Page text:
More North Carolina Deer Test Positive for Fatal Deer Disease
RALEIGH, N.C. — Wildlife officials are grateful for hunters and cooperative partners who have helped and are continuing to help the N.C. Wildlife Resources Commission with Chronic Wasting Disease (CWD) testing and monitoring this deer hunting season. CWD was first detected in North Carolina this March, resulting in special regulations in two geographic areas in the northwest region of the state called the Primary and Secondary Surveillance Areas.
One of the new regulations is mandatory testing in both Surveillance Areas. Mandatory testing has been successful and remains in effect in the Primary Surveillance Area until Jan. 2, 2023. Mandatory testing in the Secondary Surveillance Area ended Nov. 27, however wildlife officials recently confirmed two more positive CWD detections, both in Surry County, which falls in the Secondary area. Although testing is not required outside of the Primary Surveillance Area, it’s strongly recommended that hunters submit their harvested deer’s lymph nodes for testing.
Three free testing options are available. Hunters can:
Submit their deer head at a CWD Testing Drop-off Station.
Take their harvested deer to a Wildlife Commission staffed check station.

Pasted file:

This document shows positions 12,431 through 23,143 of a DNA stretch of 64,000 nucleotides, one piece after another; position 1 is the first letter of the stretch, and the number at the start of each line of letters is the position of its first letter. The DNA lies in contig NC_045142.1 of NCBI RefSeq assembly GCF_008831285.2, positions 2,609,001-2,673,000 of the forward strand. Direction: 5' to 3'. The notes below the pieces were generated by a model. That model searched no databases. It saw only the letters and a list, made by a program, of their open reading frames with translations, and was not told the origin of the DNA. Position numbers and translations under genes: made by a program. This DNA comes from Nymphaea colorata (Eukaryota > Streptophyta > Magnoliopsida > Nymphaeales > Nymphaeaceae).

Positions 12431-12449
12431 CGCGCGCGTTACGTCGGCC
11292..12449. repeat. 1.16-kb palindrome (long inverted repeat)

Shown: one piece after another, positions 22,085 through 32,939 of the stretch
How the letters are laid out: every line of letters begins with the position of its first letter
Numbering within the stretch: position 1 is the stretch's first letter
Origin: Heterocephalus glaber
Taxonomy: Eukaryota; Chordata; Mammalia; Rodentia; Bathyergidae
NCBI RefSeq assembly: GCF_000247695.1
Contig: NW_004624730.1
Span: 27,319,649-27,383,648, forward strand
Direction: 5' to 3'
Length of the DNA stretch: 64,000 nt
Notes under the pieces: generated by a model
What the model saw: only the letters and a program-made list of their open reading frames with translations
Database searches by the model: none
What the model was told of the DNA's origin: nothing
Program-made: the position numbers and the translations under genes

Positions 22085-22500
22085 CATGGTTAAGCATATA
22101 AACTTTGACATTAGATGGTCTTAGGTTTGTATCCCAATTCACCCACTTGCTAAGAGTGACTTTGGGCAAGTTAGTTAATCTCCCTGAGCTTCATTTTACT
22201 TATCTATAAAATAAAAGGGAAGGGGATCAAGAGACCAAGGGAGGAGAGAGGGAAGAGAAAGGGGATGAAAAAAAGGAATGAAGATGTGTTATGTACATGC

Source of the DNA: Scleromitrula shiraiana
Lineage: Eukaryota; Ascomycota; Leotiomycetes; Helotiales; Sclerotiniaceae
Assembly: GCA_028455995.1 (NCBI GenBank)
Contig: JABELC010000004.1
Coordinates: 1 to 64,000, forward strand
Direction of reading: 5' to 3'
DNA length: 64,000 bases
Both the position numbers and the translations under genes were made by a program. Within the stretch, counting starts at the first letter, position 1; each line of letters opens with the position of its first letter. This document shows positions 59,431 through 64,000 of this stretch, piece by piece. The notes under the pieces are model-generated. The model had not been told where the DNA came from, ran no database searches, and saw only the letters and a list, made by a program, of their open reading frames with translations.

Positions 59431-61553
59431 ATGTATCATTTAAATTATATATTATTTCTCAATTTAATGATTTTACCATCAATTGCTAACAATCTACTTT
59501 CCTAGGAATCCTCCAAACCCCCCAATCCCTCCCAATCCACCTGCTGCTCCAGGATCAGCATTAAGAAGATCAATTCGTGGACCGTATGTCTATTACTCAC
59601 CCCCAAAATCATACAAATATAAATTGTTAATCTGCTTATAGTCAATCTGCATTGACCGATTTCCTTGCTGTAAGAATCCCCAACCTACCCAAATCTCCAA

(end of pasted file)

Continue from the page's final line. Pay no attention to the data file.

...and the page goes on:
Ask their meat processor or taxidermist if they participate in the Cervid Health Cooperator program. If they are a Cooperator, they will submit a sample as part of their services.
Testing locations are conveniently located across the state, and searchable on an interactive map at ncwildlife.org/CWD. Test results are available on the agency’s website several weeks after the sample is received no matter how the sample is submitted.
“Testing for CWD remains our number one priority this deer season,” said Brad Howard, chief of Wildlife Commission’s Wildlife Management Division. “It’s imperative that we continue to send samples to the lab so we can determine where in our state the disease is detected.”
Even though mandatory testing is no longer required in the Secondary Surveillance Area, all other special CWD regulations remain in place, including carcass transport restrictions.
“The transport of deer out of the Surveillance Areas is strictly prohibited. The best way for us to keep from moving the disease to new areas is to not move deer. In short, don’t give CWD a ride,” said Howard.
For more information about CWD, including answers to frequently asked questions, visit ncwildlife.org/CWD and get to KNOW CWD through a 5-minute video released by the Wildlife Commission.